M.R. answers from Wheeling on May 09, 2007
A) You are the parent- not her.
B) If she is so bored with pre-school, ask the schools to evaluate her learning level to come up with an acceptable compromise.
C) YOU are the parent... she has no right to dictate, make witty come-backs, or try to negotiate the issue.
(Sorry to sound cruel there, I have two girls that went through that phase, and I learned the longer you let them have the control, the harder it is to take it back later on. My son will be hitting that phase soon enough, and I have no plans to let him start trying to manipulate me from what I think is best. lol. Seriously, give in once and it's really hard to keep from giving in on other things that you need to put your foot down on.)
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M.R. answers from Cincinnati on May 09, 2007
Allowing her to manipulate you to get out of going to school is definitely not a habit you want to create! Do you want your child to think that every time she is 'bored' with school that you're going to come to her rescue and not make her go? Do you want to teach her that when it comes to school if she throws a tantrum you're not going to make her go? I'm not sure if this is something you're willing to go through during elementary, middle, and high school years. Trust me, when she's in high school she will probably think every minute of school is boring (this coming from a high school teacher)!
To me, school is non-negotiable except in the case of illness or some other major problem (death in the family, being bullied at school, etc.). I know not everyone shares these values and everyone is entitled to their own opinion. However, if you, too believe that school is important and should be attended every day, boring or not, you'll put your foot down and get her butt there, regardless of how much she hates it!
1 mom found this helpful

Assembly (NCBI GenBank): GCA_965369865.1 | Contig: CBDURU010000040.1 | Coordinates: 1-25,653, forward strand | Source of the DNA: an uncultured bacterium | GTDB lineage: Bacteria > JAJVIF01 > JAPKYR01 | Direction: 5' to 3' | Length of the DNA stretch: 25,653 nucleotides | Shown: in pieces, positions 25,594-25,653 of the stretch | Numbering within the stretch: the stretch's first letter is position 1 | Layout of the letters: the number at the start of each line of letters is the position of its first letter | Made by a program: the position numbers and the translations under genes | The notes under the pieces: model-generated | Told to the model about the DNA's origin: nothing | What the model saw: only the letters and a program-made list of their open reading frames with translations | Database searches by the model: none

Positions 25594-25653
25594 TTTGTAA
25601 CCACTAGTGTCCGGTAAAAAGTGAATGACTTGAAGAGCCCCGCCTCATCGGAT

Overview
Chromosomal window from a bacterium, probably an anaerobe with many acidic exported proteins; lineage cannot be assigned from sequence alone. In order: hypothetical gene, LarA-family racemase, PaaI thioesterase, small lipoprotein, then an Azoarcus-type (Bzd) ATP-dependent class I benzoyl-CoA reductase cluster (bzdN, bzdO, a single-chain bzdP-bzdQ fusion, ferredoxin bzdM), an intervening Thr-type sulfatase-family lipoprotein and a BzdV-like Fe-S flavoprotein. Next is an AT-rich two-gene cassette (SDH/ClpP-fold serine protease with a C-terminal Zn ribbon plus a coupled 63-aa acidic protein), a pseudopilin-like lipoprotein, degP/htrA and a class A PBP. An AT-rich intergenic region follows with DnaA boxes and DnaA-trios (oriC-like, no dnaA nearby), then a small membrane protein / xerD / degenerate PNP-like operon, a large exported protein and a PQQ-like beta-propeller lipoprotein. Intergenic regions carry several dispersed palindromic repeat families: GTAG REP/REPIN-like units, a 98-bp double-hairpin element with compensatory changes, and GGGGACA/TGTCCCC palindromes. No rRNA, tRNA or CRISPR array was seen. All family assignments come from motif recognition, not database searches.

T. answers from Columbus on May 09, 2007
My Son has done similar things, he says school is boring and doesn’t want to go. He is also in 4 year old preschool. I usually try to point out that his friends will miss seeing him; he is particularly fond of a little girl who I always tell him will be sad if he is not there today. I bring up things they did in the past I know he particularly liked or enjoyed so he remembers what fun he has had in the past there. I have also made sure he understands WHY I want him to go to pre-school. So he can learn how to play with other kids more, learn fun songs and do cool crafts. If I try the “so you learn things” approach he is always pointing out how boring it is and how he already can read, but they don’t even read at school. So I make him focus on the social aspects of school. As far as making her go or not, that is ultimately your decision, but if I was in your shoes I would make her go. The year is almost over, it is not like her issues are from fear or that she is not ready, it is because she is trying to make her own decisions. And it is never too early to teach them that you have to go to school and latter to work, weather you want to or not, it is not something you get a choice in. Good luck.
E. answers from Dayton on May 09, 2007
I am a preschool teacher of four-year-olds and my advice is to get with the teacher and explain what is going on. It may be that she will have to pry your daughter out of your arms screaming and kicking while you make a run for it. You will feel horrible and like the worst mom in the world, but I guarantee you that once she settles down and realizes she is staying she will have fun. I see that ALL the time. The teacher should be able to find challenges to keep your daughter connected.
I do encourage you to make sure you don't let her manipulate you. School will not be an option when she goes to "big school" so now is the best time to work on it, since it is most likely a part-time, short day situation.